Koch Vision // 2004 // 81 Minutes // Not Rated
Reviewed by Chief Justice Michael Stailey // April 7th, 2005
A large man and his large band
Some know him as the former Mr. Julia Roberts. Some know him as Lenny, the reluctant reverend who married Paul and Jamie on Mad About You. Some even know him as Sheriff Carl Tippett in Don Roos's The Opposite of Sex. But his fans know him as the long tall Texan. This gravel throated, stone faced, uncategorizable crooner continues to amaze audiences around the world and now he's able to work his magic in the comfort of your very own living room.
How is this possible, you might ask? Well, it's quite simple really. WTTW -- Chicago's public broadcasting network -- has revived their critically acclaimed 1970s series, Soundstage and their headliner opening act is the one and only Lyle Lovett, with special guests, dueling composers Mark Isham and the incomparable Randy Newman. Not a bad way to get started.
This edited 80-minute performance, backed by a 14 piece band and 26 piece orchestra, showcases three facets of the Texan's musical stylings. The first set consists of eight tunes from Lyle's 2003 album "Smile," a collection of film soundtrack cuts, and a mini-set by Randy Newman...
* "Blue Skies" (from the film With Honors) -- Like walking
into The Green Mill (a legendary Chicago jazz club) on a Wednesday night to
enjoy a gin & tonic and a laid-back jazz set.
* "Straighten Up and Fly Right" (Dear God) -- Lovett's unique phraseology is so unlike most of today's vocal stylists. With his deadpan, near immobile delivery, he's not much to look at on stage, but he's one hell of a joy to listen to.
* "Smile" (Hope Floats) -- It's amazing how an alternative country artist can put such an effortless and wonderful spin on these old jazz standards.
* "Gee Baby, Ain't I Good to You" (Kissing Jessica Stein) -- Lovett's gruff, sly voice and wicked sense of humor puts him in an elite class of performers with the likes of Charles Brown, Louie Armstrong, and Randy Newman.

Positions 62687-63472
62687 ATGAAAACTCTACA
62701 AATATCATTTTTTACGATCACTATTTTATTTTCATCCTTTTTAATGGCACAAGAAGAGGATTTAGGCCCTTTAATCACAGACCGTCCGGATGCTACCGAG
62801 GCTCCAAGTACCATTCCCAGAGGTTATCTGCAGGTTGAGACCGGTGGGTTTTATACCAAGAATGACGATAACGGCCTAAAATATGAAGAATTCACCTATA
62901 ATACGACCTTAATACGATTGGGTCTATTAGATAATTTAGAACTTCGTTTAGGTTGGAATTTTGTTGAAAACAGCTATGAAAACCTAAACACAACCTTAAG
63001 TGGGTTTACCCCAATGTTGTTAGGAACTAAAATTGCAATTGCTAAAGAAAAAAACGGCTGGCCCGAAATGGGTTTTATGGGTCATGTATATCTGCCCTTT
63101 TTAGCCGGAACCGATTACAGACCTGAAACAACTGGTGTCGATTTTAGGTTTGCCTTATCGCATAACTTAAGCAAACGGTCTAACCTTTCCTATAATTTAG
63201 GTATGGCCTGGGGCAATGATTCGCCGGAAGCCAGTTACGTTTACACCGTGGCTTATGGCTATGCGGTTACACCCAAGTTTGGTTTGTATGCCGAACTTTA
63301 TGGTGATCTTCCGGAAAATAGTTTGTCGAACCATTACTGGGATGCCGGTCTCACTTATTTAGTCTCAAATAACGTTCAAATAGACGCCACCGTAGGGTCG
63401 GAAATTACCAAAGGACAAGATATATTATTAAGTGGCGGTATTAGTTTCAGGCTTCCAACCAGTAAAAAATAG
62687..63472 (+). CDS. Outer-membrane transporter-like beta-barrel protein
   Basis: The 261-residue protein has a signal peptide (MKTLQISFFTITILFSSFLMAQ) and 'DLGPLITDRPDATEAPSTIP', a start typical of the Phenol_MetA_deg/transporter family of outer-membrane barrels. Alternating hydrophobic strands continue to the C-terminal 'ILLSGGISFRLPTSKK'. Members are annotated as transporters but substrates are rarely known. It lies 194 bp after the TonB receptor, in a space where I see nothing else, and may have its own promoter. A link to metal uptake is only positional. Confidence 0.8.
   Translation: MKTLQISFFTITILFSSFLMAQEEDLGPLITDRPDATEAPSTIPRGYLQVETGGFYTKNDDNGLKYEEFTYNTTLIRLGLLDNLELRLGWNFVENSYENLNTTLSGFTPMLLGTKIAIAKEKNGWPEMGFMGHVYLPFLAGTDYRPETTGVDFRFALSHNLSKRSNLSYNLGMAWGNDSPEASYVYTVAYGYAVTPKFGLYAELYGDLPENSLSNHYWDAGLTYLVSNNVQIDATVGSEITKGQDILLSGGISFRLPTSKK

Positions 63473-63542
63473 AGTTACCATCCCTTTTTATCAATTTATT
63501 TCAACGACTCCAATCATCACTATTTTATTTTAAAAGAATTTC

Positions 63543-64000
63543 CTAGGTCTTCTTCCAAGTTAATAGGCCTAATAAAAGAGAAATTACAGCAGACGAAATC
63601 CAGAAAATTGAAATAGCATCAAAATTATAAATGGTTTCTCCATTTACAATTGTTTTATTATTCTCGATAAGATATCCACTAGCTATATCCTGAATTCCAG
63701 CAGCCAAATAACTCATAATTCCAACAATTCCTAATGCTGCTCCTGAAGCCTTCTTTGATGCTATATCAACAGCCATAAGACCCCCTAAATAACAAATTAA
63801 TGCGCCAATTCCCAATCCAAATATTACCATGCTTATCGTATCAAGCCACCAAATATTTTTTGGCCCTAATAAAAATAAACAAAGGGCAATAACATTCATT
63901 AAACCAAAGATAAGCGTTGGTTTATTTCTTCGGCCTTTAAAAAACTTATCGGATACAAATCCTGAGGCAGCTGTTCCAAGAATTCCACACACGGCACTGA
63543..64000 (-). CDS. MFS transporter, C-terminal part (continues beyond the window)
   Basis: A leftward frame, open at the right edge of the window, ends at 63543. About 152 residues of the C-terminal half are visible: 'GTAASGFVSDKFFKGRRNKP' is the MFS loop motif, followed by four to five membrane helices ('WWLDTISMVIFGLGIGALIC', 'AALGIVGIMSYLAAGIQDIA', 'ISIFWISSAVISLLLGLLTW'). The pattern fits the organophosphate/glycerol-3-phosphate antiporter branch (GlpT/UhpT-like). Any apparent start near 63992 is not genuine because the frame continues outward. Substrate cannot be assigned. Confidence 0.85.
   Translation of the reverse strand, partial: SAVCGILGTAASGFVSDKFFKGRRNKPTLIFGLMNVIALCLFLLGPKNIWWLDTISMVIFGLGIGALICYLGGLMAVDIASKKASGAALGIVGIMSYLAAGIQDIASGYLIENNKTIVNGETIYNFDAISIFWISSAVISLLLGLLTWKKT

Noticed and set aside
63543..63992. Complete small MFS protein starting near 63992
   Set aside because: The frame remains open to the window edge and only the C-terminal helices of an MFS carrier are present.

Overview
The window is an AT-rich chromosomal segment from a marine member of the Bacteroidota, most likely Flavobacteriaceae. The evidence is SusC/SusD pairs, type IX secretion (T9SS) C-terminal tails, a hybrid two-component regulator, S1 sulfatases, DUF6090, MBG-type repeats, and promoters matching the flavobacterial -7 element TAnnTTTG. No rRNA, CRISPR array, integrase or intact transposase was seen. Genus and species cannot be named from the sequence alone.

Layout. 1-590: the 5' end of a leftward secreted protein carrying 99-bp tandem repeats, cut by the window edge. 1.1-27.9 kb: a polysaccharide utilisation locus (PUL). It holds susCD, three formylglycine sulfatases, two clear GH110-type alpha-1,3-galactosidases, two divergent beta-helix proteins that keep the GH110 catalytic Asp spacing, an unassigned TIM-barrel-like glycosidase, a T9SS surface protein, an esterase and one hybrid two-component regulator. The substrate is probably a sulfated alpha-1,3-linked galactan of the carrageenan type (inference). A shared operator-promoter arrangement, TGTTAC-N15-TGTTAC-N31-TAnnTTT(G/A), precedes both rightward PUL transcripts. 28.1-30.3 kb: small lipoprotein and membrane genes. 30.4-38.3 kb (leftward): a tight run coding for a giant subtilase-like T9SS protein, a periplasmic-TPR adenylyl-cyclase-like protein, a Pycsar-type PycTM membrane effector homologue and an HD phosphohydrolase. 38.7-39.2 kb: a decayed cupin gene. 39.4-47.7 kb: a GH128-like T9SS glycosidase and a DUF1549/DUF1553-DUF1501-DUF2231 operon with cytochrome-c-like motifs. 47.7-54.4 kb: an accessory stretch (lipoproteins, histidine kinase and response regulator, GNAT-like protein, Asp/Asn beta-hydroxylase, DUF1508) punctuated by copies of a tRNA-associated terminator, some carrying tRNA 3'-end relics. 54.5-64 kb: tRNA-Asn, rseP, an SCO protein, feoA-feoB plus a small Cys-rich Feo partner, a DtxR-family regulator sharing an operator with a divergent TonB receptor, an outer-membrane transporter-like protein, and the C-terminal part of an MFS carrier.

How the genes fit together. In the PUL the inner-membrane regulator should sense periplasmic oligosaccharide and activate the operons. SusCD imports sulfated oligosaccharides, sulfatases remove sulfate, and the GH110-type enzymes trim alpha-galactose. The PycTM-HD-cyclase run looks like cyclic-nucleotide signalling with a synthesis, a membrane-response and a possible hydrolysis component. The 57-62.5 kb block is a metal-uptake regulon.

* "Summer Wind" (For the Love of the Game) -- This aspect of Lyle's music does not lend itself to a get up and dance concert-going experience. It's more like being camped out with the object of one's affection, in a comfortable living room, on a bed of large overstuffed throw pillows, the room lit only by the dying embers of an aromatic wood-burning fireplace, while digesting a delicious meal and finishing off a great bottle of wine.
* "Moritat" (Quiz Show) -- Composer/arranger/trumpeter Mark Isham joins Lyle on stage for his rendition of "Mack the Knife," a surreal blending of Kurt Weil and Bertold Brecht's original tune superimposed on top of Bobby Darin's wildly successful cover, all the while drawing from the endless well of Lovett's own emotions. Exquisite!
* "Walking Tall" (Stuart Little) -- Watching his face, you witness small waves of emotion that are few and far between. And yet every audible sound emanating from Lovett's throat is bursting with passion.
* "You've Got a Friend in Me" (Toy Story) -- The great Randy Newman joins Lyle to recreate their Oscar-nominated tune from the Pixar classic. It's amazing how similar their delivery and appreciation for music is. Both exhibit a razor sharp wit so subtle it will slice clean through you before your brain even registers it. More importantly, both paint amazing visual landscapes with their music.
* "Political Science" (performed by Randy Newman) -- Speaking of sharp wit, this is Randy at his commentative best. The world needs access and visibility to more artists like Newman, who are willing to wear their hearts on their sleeves and express what the rest of us are thinking yet too afraid to say out loud.